Key2Kindness: A cross-platform proactive content moderation system

Mark Warner

EPSRC Sub-award (REPHRAIN)

The key2Kindness project is interested in understand proactive content moderation, and how this form of moderation can be emedded responsibly and effectively within different communication platforms. It takes a critical approach, working with stakeholders to understand the potential risks and unintended harms of these systems. Finally, through engagement with stakeholders, it will evaluate several proactive content moderation interaction design factors through an experimental design and qualitative user interviews.

Main findings

Current research indicates that proactive moderation through preliminary flagging of problematic content can be effective in reducing instances of online harassment, but direct positive effects may not be seen across all users. For example, users that are organised and determined to harass are more likely to ignore these types of prompts, whereas those users who are acting “in the heat of the moment” are likely to be positively influenced. However, all users may indirectly benefit from these prompts due to positive downstream effects, with fewer messages of an harassing nature being sent due to these prompts, resulting in less “fuel” for more organised and determined users to respond to and use within organised harassment campaigns.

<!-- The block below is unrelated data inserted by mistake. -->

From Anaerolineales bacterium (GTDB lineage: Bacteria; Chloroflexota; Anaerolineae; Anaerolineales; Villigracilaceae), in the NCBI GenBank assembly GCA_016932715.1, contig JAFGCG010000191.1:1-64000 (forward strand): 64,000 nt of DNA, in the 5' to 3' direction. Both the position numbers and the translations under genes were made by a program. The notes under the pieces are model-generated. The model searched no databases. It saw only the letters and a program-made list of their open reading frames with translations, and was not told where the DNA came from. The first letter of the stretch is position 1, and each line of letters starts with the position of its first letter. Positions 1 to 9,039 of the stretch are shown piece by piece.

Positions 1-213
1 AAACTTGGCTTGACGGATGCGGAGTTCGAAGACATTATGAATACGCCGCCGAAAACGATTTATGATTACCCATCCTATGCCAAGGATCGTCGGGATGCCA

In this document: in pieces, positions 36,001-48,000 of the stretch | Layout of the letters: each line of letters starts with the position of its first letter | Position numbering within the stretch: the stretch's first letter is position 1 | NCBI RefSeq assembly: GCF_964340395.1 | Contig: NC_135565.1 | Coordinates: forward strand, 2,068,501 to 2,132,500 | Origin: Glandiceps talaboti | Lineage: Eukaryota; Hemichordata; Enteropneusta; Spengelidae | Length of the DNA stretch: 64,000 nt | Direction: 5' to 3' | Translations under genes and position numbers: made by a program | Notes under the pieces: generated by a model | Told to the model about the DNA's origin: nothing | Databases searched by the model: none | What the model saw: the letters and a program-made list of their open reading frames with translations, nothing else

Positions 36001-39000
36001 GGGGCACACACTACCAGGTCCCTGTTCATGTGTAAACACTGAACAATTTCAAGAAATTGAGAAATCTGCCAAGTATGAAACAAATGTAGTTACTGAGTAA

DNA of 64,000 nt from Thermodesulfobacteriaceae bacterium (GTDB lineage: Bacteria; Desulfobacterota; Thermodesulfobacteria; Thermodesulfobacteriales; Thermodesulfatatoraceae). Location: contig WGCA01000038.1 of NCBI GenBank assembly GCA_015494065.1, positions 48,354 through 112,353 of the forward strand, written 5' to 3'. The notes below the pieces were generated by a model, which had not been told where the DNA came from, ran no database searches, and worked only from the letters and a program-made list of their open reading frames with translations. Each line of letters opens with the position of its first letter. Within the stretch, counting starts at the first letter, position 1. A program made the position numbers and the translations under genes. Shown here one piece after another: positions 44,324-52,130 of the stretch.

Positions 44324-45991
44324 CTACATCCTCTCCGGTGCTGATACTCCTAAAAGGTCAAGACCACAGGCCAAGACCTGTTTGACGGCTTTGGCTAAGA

In our controlled experiment, prompts were displayed to users where content of messages were considered toxic by an AI language model. Prompt either informed users that their message was toxic with a corresponding toxicity score, or informed users without a score. Prompts were also tested at different points in time, both during drafting a message, and at the point of sending a message (i.e., once a user hits ‘send’). Finally, prompts with and without time delays were tested to understand the impact of adding friction into the process of sending a message where toxic content is detected.

The findings highlight the benefits of prompting users proactively, and while changes in the design did impact efficacy, the simple presence of a prompt had the most effect in reducing toxicity of content. The findings also highlight the potential for these types of prompts to enhance awareness around platform rules, and to act as “in the moment” educational resources to inform and support users when interacting online.

Publications

Warner, M., Strohmayer, A., Higgs, M., & Coventry, L. (2024). A Critical Reflection on the Use of Toxicity Detection Algorithms in Proactive Content Moderation Systems. arXiv preprint arXiv:2401.10629.

Warner, M., Strohmayer, A., Higgs, M., Rafiq, H., Yang, L., & Coventry, L. (2024b). [Warner, M., Strohmayer, A., Higgs, M., Rafiq, H., Yang, L., & Coventry, L. (2024). Key to Kindness: Reducing Toxicity In Online Discourse Through Proactive Content Moderation in a Mobile Keyboard. arXiv preprint arXiv:2401.10627.